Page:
2.)Introduce narrative writing using the teacher-made slideshow presentation (attached). Discuss the characteristics of narrative writing. If a writing text is used, guide students as they look at sample writings and editing techniques or read from different types of writing. Ask students to point out the differences among narrative, expository, and persuasive writing.

    3.)Explain the "fun element" of the assignment. Students should not tell each other the outcomes of their stories. Explain that even though they must write the entire essay, their presentations will not include the story's ending. The class will predict the end just as they did in the sample essay from the introductory slideshow.

    4.)Hand out Makes Sense Strategies graphic organizers (or one from another good source), which students use to brainstorm and organize events and details. Explain that the students will use these charts to organize and write their stories.
    Free graphic organizers

    5.)Meet with each student briefly to help each proofread and edit the essay. The student will type the final draft of the essay, save it on a floppy disk, and print it for the teacher. (If you regularly use peer review groups, remind the class to remove the ending from their drafts before presenting them to the group.)

    6.)Allow students time to create a slideshow presentation that will consist of informational slides on narrative writing (storyboard attached). At least two of the slides must contain the beginning of their stories. During presentation, their classmates will predict the outcome of the story. The last slide must list works cited.

    7.)Allow class time for the sharing of presentations.
    (Microsoft Clip Art)
    Graphics website

    8.)As a class, or in smaller groups, assign the creation of a newsletter detailing the narrative writing experience (see attachment). Display these newsletters in the classroom.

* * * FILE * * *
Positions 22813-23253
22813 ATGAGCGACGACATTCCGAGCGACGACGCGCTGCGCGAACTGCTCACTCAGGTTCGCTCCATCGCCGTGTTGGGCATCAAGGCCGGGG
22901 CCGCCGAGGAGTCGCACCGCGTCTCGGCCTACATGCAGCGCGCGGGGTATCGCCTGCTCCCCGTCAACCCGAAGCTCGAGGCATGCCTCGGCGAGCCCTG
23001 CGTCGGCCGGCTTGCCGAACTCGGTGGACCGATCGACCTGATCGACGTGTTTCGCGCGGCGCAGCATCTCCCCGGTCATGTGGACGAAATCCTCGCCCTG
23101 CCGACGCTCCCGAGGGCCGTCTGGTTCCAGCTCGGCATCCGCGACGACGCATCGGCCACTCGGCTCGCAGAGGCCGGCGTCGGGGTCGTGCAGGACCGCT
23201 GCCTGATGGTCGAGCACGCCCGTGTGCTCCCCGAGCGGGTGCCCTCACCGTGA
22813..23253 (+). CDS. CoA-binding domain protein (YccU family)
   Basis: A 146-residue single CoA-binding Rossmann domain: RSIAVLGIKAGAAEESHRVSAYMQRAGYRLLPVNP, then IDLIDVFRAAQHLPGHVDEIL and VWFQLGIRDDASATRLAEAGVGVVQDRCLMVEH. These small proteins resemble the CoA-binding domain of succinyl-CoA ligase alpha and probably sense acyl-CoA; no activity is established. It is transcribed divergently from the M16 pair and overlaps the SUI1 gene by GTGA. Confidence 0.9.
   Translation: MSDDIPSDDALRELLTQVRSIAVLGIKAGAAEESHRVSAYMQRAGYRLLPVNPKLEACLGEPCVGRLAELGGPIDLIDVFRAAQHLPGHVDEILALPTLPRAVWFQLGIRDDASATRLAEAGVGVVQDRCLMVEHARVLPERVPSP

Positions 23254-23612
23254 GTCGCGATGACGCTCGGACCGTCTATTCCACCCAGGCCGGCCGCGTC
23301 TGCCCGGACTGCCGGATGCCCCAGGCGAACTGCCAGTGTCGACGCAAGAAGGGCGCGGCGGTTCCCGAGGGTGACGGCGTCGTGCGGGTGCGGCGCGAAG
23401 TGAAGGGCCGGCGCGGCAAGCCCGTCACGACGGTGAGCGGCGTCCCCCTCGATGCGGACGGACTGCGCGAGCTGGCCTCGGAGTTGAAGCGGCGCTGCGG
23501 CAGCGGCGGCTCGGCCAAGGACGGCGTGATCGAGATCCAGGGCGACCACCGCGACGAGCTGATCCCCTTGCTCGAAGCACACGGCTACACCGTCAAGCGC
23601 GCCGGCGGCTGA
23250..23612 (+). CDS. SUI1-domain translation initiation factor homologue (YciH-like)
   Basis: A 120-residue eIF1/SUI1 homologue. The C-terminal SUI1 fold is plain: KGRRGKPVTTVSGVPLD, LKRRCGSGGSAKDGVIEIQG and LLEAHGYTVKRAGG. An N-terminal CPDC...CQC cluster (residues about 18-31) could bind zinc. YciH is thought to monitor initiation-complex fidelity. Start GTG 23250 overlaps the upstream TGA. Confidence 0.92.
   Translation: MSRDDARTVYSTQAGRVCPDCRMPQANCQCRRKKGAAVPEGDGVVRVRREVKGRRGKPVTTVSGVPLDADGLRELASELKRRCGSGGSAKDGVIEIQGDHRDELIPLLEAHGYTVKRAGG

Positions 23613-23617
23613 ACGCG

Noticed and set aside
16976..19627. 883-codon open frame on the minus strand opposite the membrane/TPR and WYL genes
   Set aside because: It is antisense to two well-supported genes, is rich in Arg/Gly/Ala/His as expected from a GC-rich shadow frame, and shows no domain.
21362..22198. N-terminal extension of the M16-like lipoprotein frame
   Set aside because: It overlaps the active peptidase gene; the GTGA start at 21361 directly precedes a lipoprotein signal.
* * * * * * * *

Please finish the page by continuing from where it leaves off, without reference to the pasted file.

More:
**Some files will display in a new window. Others will prompt you to download.

    Assessment Strategies

    The students' presentations will be assessed using a rubric (attached). Teachers should use their customary formal writing assessment tool, the attached rubric, or the rubric used in the Alabama Writing Assessment Test for the essay. The newsletter need only be assessed for completion and suitability for display. Students might be rewarded for participation in discussion and time-on-task.





    Each area below is a direct link to general teaching strategies/classroom accommodations for students with identified learning and/or behavior problems such as: reading or math performance below grade level; test or classroom assignments/quizzes at a failing level; failure to complete assignments independently; difficulty with short-term memory, abstract concepts, staying on task, or following directions; poor peer interaction or temper tantrums, and other learning or behavior problems.

    Presentation of Material Environment
    Time Demands Materials
    Attention Using Groups and Peers
    Assisting the Reluctant Starter Dealing with Inappropriate Behavior
    Be sure to check the student's IEP for specific accommodations.